[jsr342-experts] Re: Batch API issue

From: Jim Knutson <knutson_at_us.ibm.com>
Date: Tue, 29 Jan 2013 13:09:11 -0600

Bill Shannon <bill.shannon_at_oracle.com> wrote on 01/25/2013 04:55:21 PM:
> There are at least two models for how an application might deal with
> these batch scripts:
> 1. The batch scripts are an integral part of the application. They're
> supplied with the application and controlled by the application.
> 2. The application supplies only the batch job steps, expecting that
> an external agent (usually an administrator) constructs a batch
> script using these jobs. The application controls the execution
> of the script, but not the content of the script.
> In the first case it seems obvious that the batch script XML files
> should be packaged with the application and the application should
> refer to them by using a resource name in the application (possibly
> a name valid for Class.getResource(), possibly a name of a file in
> a fixed location in the application) when using the Batch API.

I assume noone has an issue with using a standard packaging of scripts
in an application module (e.g. META-INF/batch-jobs) and using
getResource() to access them. This has been a standard practice for
resource access for ages. I can't see much value that @Resource
would provide in this case, though eventually, @Resource might prove
useful (once we get modularity).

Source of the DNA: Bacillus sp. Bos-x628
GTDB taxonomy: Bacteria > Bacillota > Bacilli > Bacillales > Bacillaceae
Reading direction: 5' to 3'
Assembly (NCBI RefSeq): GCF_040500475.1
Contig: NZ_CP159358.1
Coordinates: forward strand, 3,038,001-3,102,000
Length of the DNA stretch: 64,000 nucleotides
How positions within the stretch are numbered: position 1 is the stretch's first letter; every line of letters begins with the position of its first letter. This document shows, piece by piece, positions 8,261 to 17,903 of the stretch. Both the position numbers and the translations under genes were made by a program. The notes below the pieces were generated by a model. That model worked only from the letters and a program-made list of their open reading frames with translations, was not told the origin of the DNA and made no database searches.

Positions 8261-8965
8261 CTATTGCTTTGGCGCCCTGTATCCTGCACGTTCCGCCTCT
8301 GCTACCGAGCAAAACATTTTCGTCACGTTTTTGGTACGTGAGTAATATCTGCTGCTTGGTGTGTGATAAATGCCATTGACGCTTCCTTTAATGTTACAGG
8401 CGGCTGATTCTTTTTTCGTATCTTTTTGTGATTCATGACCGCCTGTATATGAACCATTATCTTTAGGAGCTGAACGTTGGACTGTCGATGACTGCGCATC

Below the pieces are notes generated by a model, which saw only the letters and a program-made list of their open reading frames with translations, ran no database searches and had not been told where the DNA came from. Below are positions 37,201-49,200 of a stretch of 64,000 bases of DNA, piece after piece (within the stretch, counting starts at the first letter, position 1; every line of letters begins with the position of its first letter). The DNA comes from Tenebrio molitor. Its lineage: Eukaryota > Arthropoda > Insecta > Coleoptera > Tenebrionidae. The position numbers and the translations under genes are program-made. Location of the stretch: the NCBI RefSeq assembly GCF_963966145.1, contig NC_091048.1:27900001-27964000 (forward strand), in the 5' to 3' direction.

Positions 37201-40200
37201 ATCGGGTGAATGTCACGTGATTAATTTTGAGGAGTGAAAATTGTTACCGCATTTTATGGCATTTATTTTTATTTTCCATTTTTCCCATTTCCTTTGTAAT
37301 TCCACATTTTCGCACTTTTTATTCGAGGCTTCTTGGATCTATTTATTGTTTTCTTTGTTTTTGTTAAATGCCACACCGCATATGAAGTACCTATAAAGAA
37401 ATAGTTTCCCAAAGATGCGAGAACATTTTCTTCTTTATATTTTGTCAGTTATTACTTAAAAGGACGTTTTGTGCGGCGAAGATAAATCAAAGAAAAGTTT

> In the second case, the application needs to refer to these scripts,
> but the scripts aren't packaged with the application, so it's not
> clear how the application should refer to them. The Batch API
> specifies this case very loosely. The Batch implementation is
> free to interpret the names given to it in any way it desires,
> locating these batch scripts wherever and however it wants. The
> names used with case #1 above are portable, assuming they
> haven't been overridden in some Batch implementation-specific way.

I think it is perfectly valid to allow the spec to define extension
points that vendors may use. In this case, the mechanism allows
vendors to provide batch jobs and job management without being
limited to application packaged scripts. In addition, it allows for
cases where batch jobs and scripts may be computed dynamically by
the application logic and not necessarily known at app deployment

Jim Knutson
WebSphere Java EE Architect